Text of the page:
To quote, this time, from the 2004 Prestonian Lecture by W. Bro Trevor Stuart entitled “English Speculative Freemasonry Some possible origins, Themes and Developments” he said in that lecture, “English Freemasonry had become too obsessed with maintaining the correct forms. Perhaps far too much of our time and energy is still being devoted to the preservation of status, to the acquisition of ever higher ranks and 'better' regalia, to ensuring that our ceremonies are conducted with absolute, invariable precision as if our rituals were inviolable texts set 'in concrete'.

Perhaps we are too concerned with the outward appearances, with preserving our rituals intact and have forgotten the need to create opportunities for every member of our Lodges to make is 'daily advancement' in Masonic knowledge without necessarily being 'word perfect' in reciting the texts.

Perhaps sensing we might have gone too far in insisting on a rigid formulation of the rituals and disregarding the traditions that lodges have built up over the years. Let point out that in the latest version of Emulation Rituals, on page 14, in the introduction, it says, and I quote:

“ suggestion is made, nor should it be made, that any one system is 'right' and the others 'wrong'. Private Lodges are free to choose their own system and the choice and traditions of the Lodge is this regard should be paramount.”

Can any stronger words be found to support lodges in maintaining their traditions?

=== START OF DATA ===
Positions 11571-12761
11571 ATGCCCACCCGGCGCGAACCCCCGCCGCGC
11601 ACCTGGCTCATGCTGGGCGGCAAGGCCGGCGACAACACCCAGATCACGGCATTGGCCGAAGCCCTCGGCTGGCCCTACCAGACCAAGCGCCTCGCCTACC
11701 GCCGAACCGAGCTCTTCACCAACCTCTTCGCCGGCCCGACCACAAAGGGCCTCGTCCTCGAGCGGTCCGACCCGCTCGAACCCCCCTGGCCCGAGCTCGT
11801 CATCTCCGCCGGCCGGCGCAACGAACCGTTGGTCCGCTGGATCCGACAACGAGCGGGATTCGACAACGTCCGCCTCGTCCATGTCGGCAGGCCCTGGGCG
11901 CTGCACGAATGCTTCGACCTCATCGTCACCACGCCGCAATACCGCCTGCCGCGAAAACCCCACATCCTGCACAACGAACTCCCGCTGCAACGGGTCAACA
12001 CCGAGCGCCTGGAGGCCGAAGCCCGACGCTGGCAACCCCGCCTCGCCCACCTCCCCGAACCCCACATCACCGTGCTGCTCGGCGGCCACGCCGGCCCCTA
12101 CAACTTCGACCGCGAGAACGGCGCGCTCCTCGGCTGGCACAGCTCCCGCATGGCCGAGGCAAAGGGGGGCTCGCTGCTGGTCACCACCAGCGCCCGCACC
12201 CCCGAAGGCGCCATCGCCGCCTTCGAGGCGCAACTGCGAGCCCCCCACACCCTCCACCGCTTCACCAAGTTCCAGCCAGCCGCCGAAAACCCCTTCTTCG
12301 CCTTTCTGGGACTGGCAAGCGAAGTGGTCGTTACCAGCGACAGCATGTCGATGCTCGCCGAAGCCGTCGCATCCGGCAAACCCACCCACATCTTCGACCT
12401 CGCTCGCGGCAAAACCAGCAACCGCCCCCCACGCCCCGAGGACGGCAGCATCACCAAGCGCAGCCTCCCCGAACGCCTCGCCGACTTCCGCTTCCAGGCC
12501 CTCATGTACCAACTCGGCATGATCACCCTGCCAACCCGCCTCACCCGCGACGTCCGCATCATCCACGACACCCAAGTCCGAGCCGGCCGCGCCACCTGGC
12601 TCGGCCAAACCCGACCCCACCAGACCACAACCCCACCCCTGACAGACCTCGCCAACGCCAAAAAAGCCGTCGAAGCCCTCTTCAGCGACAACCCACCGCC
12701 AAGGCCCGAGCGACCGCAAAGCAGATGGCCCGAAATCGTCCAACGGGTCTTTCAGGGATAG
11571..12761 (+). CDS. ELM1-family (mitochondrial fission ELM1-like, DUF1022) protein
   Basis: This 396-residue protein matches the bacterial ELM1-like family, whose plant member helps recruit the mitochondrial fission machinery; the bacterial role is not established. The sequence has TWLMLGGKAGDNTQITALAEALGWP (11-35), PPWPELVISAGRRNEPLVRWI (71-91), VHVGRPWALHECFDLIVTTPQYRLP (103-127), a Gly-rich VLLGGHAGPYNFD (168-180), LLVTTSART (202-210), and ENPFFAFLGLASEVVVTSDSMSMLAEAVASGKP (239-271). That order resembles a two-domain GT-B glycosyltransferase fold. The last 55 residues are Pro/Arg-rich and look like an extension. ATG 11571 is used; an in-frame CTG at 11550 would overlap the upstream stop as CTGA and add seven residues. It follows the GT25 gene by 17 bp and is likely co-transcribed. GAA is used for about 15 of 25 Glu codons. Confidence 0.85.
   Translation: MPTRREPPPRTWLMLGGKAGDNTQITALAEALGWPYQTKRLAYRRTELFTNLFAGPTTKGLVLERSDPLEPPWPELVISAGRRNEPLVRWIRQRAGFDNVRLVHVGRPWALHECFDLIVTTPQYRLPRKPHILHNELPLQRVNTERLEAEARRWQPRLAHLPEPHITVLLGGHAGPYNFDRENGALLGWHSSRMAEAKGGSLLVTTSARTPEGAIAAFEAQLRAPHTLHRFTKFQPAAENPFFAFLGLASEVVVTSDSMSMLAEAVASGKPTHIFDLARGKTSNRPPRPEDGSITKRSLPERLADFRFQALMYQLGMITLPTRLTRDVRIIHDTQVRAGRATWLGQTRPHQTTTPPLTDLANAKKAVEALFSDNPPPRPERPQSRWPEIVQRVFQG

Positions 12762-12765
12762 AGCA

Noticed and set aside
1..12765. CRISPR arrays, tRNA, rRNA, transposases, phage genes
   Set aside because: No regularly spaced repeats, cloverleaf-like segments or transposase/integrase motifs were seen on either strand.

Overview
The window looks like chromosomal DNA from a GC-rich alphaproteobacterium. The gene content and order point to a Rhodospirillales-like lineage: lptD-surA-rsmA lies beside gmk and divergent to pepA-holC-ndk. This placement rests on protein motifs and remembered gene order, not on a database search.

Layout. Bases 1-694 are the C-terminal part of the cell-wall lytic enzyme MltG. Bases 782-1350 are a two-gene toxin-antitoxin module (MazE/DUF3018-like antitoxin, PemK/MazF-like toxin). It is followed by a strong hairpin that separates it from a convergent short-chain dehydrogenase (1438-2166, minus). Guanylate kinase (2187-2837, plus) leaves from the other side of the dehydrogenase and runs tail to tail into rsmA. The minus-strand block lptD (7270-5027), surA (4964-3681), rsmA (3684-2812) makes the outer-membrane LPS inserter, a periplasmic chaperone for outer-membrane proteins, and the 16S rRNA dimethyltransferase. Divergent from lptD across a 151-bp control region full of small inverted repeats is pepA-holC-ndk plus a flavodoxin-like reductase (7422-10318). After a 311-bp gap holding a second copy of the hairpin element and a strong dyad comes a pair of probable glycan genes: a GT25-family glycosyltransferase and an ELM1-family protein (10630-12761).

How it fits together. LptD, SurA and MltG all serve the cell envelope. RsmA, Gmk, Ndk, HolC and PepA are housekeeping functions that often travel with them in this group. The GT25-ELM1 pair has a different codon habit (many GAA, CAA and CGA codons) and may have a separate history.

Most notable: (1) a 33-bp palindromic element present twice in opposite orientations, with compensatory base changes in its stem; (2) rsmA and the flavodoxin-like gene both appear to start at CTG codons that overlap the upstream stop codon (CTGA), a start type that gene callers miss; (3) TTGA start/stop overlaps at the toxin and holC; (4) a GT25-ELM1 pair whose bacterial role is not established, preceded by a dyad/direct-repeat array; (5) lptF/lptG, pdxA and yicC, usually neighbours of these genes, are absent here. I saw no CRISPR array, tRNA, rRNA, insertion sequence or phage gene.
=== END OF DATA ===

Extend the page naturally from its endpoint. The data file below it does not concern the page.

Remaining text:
The interminable arguments whether the compasses on the VSL should face East or West, or whether we should wear the apron this way or that way. Does it matter? The questions that are discussed in the lodges of old seemed to be more interesting and engaging.

This then brings me to another peculiar question that has occupied some of our minds. Since we don't seem to discuss anything in our lodge these days, why are we warned against the discussion of politics and religions in lodge? Now that we know that in lodges of old, they did discuss many interesting topics, from science to arts to philosophy, do those prohibition makes sense. The Craft in the early 18th century has just emerged from years of religious conflicts, and in England, from the turmoil of the exile of James II and the Glorious Revolution, which resulted in William of Orange and his wife, Mary, being placed on the throne of England. Was it surprising therefore to forbid the discussion of religion and politics in lodge?

Personally I feel a tremendous sense of freedom, having seen those minutes. Do we need to be obsessed about doing a degree ceremony at every meeting? And when a lodge has no candidate for a degree working, does it have to just open and close and go for dinner? We have been urged to study the Seven Liberal Arts, we have been told to study the hidden mysteries of nature and of science so as to better discharge our duties as a Mason and estimate the wonderful works of the Almighty, so when we have no degree working, what is there to stop the lodge from getting a speaker to talk on the cutting edge of cosmology, of mathematics, of sciences and so on?

If we are true to our Masonic calling, learning more about the hidden mysteries of nature and science

should and could be part of the lodge's activities. I leave that thought with you as I end this talk this evening.

As an addendum, reading the minutes made me realize, Masons through the ages were having the same problems we face today

  • Brethren failing to pay their dues

  • Black balling of proposed names for initiation and joining.

  • There was one incidence where a name was blackballed and they discovered who did it. The two members were then excluded from the lodge. The two excluded brethren appealed to Grand Lodge, and for reason not recorded in the minutes, one exclusion was reversed by Grand Lodge, and the other confirmed.

It's quite comforting to know human nature hasn't changed that much over the centuries.